A Scottish land owner claimed nearly £3 million in farming subsidies from the European Union last year.
Frank Smart, who owns land near the village of Banchory in Aberdeenshire, received the most money in the UK under the Common Agricultural Policy (CAP).
The European Union (EU) payout scheme was developed at the end of the Second World War to combat food shortages.
However, the policy has been criticised over the years with some payments only requiring landowners to keep the area in good agricultural and environmental condition.
Mr Smart received more than £2,900,000 in direct aid in 2015, with the bulk of the money coming under the single area payment scheme.
The landowner has previously been branded a “slipper farmer” - a term applied to those using EU rules to buy up subsidy entitlements and then renting out the land without actually producing crops or keeping livestock themselves.
Chief Executive of farming union NFU Scotland, Scott Walker, said payments should be directed towards active food producers and not simply linked to land ownership.
He said: “We need the CAP to support productive agriculture. What I mean by that, is to support the like of sheep, beef, dairy and cereal farming.
“The big problem just now is that without the CAP subsidy virtually every single farm in Scotland would be making a loss.
“At the moment people view the CAP as a payment to farmers - when it is actually a food subsidy in its simplest form.
“Where we think the problem lies is that at the moment the payment is linked just to the fact that you own land.
“There are conditions put in place and new measures under the most recent reforms which try to tie it more to producing food and stock. That’s a movement in the right direction.”
He added: “We don’t think that simply because you own land that it should be linked to receiving payment.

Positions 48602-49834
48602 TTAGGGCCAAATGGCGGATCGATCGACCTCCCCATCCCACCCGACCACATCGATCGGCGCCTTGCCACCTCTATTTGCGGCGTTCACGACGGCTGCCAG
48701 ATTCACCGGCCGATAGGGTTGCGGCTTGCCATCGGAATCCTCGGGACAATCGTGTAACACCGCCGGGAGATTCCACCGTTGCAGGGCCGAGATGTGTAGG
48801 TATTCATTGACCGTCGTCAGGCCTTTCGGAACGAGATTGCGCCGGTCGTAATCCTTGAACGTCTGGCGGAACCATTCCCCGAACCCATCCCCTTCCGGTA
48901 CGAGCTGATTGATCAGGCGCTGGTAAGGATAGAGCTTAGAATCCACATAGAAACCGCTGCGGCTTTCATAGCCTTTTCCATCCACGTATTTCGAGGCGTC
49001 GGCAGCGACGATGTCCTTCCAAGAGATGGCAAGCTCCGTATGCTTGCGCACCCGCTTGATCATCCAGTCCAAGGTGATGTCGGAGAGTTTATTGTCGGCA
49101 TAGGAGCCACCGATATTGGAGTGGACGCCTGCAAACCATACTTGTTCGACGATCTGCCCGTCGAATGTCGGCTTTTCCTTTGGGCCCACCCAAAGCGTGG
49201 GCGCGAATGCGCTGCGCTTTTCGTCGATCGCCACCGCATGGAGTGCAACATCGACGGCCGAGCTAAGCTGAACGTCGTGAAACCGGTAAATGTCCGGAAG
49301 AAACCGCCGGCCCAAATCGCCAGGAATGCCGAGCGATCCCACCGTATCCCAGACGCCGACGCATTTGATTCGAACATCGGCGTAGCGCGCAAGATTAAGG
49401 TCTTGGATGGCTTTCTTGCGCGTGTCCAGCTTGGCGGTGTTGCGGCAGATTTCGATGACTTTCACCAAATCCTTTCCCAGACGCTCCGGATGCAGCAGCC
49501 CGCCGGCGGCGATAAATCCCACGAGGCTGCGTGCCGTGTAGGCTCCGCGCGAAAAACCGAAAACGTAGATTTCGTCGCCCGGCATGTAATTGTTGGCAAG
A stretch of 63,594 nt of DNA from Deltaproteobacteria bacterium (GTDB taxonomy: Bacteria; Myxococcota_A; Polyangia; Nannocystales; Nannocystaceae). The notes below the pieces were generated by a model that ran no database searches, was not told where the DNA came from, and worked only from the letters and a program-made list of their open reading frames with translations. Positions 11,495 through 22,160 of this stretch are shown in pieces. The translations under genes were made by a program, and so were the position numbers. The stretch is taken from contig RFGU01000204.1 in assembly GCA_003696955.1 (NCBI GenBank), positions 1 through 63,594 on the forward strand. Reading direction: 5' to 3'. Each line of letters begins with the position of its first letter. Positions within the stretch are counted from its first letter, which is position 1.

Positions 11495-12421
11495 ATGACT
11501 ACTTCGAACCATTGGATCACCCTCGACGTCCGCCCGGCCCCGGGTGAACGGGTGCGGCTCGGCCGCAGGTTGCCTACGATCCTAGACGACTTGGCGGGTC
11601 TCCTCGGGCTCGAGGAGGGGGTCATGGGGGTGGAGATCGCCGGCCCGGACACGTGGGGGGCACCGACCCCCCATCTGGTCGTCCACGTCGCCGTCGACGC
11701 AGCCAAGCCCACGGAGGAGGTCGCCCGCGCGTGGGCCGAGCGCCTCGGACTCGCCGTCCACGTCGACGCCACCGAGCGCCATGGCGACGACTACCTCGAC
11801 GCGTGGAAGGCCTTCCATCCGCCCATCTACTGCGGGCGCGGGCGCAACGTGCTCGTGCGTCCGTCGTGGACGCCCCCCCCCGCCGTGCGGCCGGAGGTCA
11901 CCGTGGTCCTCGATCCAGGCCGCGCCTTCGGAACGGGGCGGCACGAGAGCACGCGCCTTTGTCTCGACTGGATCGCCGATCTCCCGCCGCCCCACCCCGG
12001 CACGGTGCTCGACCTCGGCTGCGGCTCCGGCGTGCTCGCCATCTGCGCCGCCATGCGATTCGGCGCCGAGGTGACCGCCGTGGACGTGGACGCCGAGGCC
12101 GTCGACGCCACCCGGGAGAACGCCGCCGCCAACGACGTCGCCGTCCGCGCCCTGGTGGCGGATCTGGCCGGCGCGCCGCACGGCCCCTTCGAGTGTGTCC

“What you should be getting that payment for is supporting Scotland’s food and drink sector.
The details of Mr Smart’s bumper payout from these so called ‘naked acres’ comes as NFU Scotland challenges the Scottish Government to fix the “flawed” delivery of the CAP scheme.
The Scottish Parliament’s Public Audit Committee was due to take evidence today on the CAP Futures programme.
The IT programme has been heavily criticised for failing to deliver payments to farmers and crofters accurately and on time.
Mr Walker said: “The IT programme has been a huge problem in this CAP reform, not least for the entire rural economy.
“For the vast majority of farmers the payments are a lifeline to their business. Literally as soon as the money goes into the farm it goes back out again in payments.
“The IT system is still not fit for purpose. The Scottish Government have pre-empted this and will give farmers a national payment in November to keep that cash flowing.
“That’s all good, don’t get me wrong, but this is a short term measure to prevent a car crash.
“What are they doing to get this thing fundamentally correct? Will this system ever be fit for purpose or will we just be limping on year after year with these problems?”
And Mr Walker said the “unknown factors” around Brexit were creating long-term uncertainties around future EU payouts and access to the open market.
He said: “We’ve got assurances that the current system will stay in place until 2019.
“But we’ve not triggered Article 50 to start leaving the EU and it’s probably going to be 2019 until we have the flexibility to do anything.
“So short term while there is uncertainty there, just like any other business, not much will change.
“Long term what we need is access to the European market and a plan to maximise food and drinks exports from Scotland.”